Streaming locomotive Netflix has surpassed 200 million subscribers to end its biggest ever year of customer growth.
Netflix has added an extra 8.51 million global subscribers, about 2.5 million more than expected, to take its world wide customer base to 203.7 million.
The 4th quarter surge follows a record uptake in the first half of 2020 and subsequent dip to 2.2 million new subscribers in a disappointing third quarter which fell below expectations of 6 million.
Remaining the clear leader in global content streaming operations despite strong competition from Disney+ / Hulu, Amazon Prime Video and HBO Max, Netflix has benefitted from the global lockdown response to the Covid-19 crisis, which saw populations desperate for entertainment as they spent all their time confined at home.
Spencer Neumann, Netflix chief financial officer confirmed on an earnings call, "COVID-19 has accelerated that big shift from linear to streaming entertainment."
The record breaking additional 37 million subscribers during 2020, largely from non US markets, comes despite recently announced price increases and has helped the company to attain overall revenue of $6.6 billion for the last 3 months in 2020. Indeed, the cash flow is now so strong that Netflix has indicated in a letter to investors that it will no longer borrow money to pay for operations and is considering starting to buy back shares.
In the same communique, Netflix co-CEO Reed Hastings acknowledged Disney’s enormous success with its own Disney+ streaming service which has pulled in 87 million subscribers in a little over 12 months, and he welcomed the competition it represented.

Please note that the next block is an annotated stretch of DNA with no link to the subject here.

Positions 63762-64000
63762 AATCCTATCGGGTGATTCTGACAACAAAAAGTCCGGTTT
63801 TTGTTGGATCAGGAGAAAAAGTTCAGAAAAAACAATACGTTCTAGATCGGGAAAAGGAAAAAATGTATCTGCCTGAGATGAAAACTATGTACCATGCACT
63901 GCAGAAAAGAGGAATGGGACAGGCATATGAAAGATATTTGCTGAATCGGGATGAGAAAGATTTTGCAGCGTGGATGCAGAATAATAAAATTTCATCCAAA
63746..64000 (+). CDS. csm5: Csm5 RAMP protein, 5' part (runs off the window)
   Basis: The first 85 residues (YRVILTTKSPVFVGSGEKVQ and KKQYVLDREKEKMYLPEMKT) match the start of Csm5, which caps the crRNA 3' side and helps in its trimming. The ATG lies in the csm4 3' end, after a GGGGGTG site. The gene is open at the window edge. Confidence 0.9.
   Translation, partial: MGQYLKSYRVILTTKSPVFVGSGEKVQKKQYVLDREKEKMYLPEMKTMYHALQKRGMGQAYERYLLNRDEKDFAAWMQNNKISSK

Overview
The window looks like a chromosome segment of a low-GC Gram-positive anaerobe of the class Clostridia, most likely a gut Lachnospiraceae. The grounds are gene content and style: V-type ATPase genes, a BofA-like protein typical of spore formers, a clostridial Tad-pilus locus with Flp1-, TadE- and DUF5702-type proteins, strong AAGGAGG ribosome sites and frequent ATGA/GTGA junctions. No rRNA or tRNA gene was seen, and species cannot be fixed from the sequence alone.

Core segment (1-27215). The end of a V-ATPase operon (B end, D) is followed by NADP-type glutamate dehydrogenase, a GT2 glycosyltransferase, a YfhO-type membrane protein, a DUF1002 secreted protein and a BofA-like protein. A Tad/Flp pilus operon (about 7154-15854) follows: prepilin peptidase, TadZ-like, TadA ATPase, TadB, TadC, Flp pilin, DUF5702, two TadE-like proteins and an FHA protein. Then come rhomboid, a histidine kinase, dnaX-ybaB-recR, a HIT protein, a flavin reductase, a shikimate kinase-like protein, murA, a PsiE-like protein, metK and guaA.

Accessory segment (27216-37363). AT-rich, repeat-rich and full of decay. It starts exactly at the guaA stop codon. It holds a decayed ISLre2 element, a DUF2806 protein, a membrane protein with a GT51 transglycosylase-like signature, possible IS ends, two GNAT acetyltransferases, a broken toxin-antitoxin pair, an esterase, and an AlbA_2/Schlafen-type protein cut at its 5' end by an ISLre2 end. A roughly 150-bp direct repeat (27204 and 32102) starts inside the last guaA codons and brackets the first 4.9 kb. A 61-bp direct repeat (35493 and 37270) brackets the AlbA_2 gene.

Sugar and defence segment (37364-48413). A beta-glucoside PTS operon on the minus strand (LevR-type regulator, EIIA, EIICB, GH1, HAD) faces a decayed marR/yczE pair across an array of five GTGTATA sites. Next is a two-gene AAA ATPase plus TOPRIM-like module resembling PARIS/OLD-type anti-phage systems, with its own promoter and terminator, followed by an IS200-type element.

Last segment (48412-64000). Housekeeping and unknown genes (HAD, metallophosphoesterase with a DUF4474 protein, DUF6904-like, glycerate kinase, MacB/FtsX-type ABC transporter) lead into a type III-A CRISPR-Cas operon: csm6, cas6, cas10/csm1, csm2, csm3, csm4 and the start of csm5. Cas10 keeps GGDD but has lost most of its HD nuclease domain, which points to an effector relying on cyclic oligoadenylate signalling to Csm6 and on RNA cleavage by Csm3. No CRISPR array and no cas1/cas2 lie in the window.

Analysts point to Netflix’s own recent achievement as a result of a recent slate of hugely popular shows rolled out by the streaming giant including The Queen’s Gambit and the 4th season of The Crown.
Shows such as the Christmas Day launched Bridgerton, the third season of Cobra Kai and now French drama Lupin will no doubt continue to feed new subscriber enthusiasm going into the first quarter of 2021, though the company recognised the effect of the pandemic bringing forward demand that it would have typically been expected to materialize later would wane at some point.
Hastings noted on the earnings video that there is headroom for growth and that even in the US where household penetration is highest at about 60 percent, Netflix is still under 10% of total TV viewing time. He commented, “We have a lot of subscribers in the U.S. but we have a lot more viewing time we want to earn.”
Netflix executives have said that its productions are back up and running in most regions after being derailed by the pandemic and that there are over 500 titles in post-production or being readied for release on the service, including the 70 titles which were presented in a recent preview trailer. This featured a parade of Hollywood A listers in a variety of high profile vehicles across a range of genres from Westerns to Sci-Fi and drama to action.
Did you sign up for Netflix during 2020 as a way of getting access to more content during lockdown periods? If so, what is your opinion of the service so far? Why not leave a comment, we’d love to hear from you.